FRIDAY FORUM: The Most Important Question

If the word RESCUE has anything to do with your operation, there is one question and one question only that should guide your initial size up: WHAT DOES MY CASUALTY NEED TO SURVIVE. Just as fire conditions drive tactics at a house fire, so the status of your casualty drives tactics at a rescue.  The answer will translate into time, and the time you are left with will drive how you perform the rescue.

It's not uncommon to hear the statement “Let’s slow down and do this right.”  What this usually means is “Let's do this by the book.” Unfortunately the books are often written on skill sets, not casualty survival priorities. What “Right” looks like should be determined by the casualty intervention time frame, not a set of abstract tactics, techniques, and procedures (ttp’s). 

For example, rope rescue is known for its rules.  Rules on equipment specification, redundancy, and “best practice.” But is the casualty intervention time frame the same for a worker on a roof with a broken ankle as it is for a worker on a roof having a heart attack?  No. The ankle injury might translate to a two rope system with a Artificial High Directional, while the heart attack might translate to a hasty anchor single rope system with a low point edge transition.  The “Book” says one of those is right and one is wrong. But, from the casualty perspective, they are both right. Casualty needs determine right tactics.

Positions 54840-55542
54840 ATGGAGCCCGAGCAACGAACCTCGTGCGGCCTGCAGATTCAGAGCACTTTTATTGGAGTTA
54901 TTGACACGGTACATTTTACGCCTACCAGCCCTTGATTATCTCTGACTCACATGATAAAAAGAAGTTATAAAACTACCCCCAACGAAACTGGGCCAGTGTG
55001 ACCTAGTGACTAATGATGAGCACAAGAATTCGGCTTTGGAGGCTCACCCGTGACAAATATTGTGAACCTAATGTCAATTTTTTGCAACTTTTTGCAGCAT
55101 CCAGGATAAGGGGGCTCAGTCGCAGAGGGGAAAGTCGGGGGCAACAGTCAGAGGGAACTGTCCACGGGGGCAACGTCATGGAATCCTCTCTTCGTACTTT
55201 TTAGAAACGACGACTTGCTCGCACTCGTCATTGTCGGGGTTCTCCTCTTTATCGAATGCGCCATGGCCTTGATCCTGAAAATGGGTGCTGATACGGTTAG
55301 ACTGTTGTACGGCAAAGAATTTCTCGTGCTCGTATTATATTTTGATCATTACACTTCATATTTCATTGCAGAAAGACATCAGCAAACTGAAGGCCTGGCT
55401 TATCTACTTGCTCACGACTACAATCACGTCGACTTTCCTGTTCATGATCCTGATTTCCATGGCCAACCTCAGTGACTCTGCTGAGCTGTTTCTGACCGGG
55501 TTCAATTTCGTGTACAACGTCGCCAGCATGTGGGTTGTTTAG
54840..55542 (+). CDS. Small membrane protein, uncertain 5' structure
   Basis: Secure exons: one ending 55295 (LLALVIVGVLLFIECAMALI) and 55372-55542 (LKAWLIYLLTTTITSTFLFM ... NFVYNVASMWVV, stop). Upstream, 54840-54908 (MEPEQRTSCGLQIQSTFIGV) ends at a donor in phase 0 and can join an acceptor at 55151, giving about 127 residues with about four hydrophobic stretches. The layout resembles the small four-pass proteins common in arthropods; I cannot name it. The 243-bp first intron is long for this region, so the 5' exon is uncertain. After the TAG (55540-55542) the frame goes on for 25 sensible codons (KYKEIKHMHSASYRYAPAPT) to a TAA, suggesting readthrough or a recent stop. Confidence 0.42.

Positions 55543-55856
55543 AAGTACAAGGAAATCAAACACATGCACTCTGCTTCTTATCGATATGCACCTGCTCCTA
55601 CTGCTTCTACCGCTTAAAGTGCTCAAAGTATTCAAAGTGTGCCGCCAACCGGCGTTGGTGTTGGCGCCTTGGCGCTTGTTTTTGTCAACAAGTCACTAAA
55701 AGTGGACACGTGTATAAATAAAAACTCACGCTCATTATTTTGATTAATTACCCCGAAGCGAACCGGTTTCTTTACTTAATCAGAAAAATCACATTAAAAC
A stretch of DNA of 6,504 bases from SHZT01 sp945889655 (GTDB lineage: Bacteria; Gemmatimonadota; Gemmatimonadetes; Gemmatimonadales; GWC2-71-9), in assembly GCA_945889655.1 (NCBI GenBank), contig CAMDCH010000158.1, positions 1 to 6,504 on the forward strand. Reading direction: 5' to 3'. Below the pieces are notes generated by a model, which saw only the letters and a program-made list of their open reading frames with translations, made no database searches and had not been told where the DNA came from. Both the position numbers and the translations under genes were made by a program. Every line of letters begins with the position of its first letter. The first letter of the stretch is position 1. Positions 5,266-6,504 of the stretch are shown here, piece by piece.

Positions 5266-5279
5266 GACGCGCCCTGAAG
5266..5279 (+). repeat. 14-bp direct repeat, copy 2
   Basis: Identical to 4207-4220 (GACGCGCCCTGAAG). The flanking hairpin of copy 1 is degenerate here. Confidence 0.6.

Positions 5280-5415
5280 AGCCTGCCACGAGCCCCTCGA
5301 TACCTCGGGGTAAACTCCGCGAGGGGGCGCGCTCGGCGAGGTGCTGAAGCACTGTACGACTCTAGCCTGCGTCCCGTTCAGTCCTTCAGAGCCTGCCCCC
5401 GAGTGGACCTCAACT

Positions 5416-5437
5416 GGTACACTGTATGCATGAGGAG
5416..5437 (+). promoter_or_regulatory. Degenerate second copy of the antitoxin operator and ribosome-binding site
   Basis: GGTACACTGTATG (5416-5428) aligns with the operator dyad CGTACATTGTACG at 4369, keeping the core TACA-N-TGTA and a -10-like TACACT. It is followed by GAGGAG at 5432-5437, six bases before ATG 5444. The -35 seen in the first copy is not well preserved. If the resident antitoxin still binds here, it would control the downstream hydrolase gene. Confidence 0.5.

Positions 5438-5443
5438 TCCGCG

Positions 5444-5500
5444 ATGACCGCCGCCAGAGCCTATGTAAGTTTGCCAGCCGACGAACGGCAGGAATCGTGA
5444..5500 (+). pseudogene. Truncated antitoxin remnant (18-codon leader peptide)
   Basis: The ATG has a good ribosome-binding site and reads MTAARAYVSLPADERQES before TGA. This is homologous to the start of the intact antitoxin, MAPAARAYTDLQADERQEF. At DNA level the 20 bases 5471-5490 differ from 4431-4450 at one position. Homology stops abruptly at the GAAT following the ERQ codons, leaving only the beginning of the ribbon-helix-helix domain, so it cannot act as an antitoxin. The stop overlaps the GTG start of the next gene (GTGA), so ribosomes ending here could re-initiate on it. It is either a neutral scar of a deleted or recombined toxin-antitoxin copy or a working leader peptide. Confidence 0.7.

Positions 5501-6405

Yes, the risk to rescuers is certainly a consideration. But numerous hasty, equipment minimal rescue options exist if we seek them out. If you are not competent to execute on a variety of TTP’s, then perhaps you shouldn’t be in the rescue business.  Be good at your job, so that you’re free to base your operation on the casualty, and not the narrow scope of your own performance. (Photo Credit: Reuters)

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